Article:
Written By: Mike Straub
If your idea of an energy crisis is gas prices over $3.50, or you think blackouts are just for third world countries, you may want to shine some light on Chile. By some measures, Chile is the richest country in South America – yet they experience an energy nightmare.
In late September, millions of Chileans lost power for three straight nights. The first night was the worst, with nearly ten million people losing power on a Saturday night, including Santiago. The next day, the coastal city of Valparaiso suffered power outtages, and on the last night, most of the northern part of the country was in the dark. In one of the most earthquake-prone countries in the world, this trend of power instability threatens its livelihood.
Without knowing the cause, the Chilean government tries to make major changes to the nation’s power system. Much like other countries, Chile must import the vast majority of its energy fuel – oil, coal, and natural gas – from all over the world. Then the energy needs to work through an out-of-date power grid that cannot meet the demand of a modern, developed nation.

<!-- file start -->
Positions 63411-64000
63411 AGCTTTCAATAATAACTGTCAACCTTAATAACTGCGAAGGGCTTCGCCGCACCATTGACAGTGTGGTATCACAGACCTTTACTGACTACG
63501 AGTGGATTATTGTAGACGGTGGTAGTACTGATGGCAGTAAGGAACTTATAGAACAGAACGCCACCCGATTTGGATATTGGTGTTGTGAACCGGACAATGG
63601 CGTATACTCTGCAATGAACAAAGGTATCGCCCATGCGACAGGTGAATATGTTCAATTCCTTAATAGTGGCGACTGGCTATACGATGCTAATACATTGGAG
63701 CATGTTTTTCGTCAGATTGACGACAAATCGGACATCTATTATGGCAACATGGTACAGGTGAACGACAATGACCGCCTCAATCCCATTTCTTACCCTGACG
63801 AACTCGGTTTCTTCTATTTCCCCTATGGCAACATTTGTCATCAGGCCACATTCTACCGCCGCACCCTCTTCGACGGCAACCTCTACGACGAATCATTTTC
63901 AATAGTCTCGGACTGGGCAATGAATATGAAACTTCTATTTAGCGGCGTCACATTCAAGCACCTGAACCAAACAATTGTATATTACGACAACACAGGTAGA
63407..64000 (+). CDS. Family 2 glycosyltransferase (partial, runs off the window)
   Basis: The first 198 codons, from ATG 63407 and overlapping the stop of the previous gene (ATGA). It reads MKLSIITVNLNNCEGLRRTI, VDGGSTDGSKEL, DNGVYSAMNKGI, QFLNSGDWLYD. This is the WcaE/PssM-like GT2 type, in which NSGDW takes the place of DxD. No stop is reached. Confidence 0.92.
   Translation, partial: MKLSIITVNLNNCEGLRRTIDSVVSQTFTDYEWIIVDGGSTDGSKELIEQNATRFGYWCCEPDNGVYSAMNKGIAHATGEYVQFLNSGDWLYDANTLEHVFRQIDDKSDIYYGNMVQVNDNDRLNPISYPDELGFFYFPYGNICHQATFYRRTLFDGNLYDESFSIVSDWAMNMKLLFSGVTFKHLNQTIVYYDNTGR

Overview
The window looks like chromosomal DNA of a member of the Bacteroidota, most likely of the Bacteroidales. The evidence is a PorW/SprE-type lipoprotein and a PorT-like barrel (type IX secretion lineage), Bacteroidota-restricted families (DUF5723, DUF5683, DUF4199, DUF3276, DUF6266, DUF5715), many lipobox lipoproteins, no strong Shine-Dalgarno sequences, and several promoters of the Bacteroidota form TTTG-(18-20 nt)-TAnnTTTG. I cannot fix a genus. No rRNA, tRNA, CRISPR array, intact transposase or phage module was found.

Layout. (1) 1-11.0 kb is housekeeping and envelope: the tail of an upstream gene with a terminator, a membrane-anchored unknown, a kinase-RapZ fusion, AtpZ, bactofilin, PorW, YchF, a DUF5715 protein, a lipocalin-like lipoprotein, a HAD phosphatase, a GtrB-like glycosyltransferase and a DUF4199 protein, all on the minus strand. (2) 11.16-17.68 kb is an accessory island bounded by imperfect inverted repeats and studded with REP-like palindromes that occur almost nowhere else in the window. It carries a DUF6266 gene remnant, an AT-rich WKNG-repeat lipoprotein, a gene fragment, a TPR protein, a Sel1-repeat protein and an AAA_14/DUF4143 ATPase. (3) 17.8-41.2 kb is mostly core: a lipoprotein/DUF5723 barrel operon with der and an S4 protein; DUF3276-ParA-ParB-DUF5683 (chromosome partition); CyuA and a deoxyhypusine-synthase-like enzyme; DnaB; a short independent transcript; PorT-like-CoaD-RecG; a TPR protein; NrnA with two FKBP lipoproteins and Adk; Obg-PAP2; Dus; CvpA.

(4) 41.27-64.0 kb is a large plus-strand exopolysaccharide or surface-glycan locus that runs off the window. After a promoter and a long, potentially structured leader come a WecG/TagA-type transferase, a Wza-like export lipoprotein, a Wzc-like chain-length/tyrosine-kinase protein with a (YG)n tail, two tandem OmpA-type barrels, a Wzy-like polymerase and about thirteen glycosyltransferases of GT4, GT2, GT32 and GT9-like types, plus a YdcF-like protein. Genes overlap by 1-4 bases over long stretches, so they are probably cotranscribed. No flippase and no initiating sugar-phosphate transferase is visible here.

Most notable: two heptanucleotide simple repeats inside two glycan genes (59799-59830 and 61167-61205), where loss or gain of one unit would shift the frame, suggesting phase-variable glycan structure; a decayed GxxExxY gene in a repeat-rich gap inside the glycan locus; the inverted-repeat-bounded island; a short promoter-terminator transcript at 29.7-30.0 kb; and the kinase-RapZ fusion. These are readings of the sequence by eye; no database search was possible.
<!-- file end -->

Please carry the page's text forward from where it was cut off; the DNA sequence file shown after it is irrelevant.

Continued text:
The Core Issue
Chile needs to spend money to update their power grid, but instead, its entire energy budget is spent acquiring fossil fuels. Chileans flirted with the idea of nuclear plants to try and combat the problem. – with the earthquakes, those ideas have come and gone. Naturally, renewable energies are the answer.
Instead of looking to the Middle East, or some of its natural gas rich neighboring countries, Chile and many other nations can find power within its own borders. Geothermal, solar, hydro, and tidal power can all be put in place today and pull Chile off of fossil fuel dependency.
President Sebastian Pinera said he wants Chile to get at least 20% of its power from renewables by 2020. A lofty goal, but one that’s possible if his nation makes a commitment to clean energy.
Ocean Thermal Energy Conversion (OTEC) is now part of the renewable energy conversation around the world. It’s base-load, clean power, and people are starting to take notice. Recently, The Bahamas committed to building two OTEC plants for many of the same reasons Chile needs to make changes.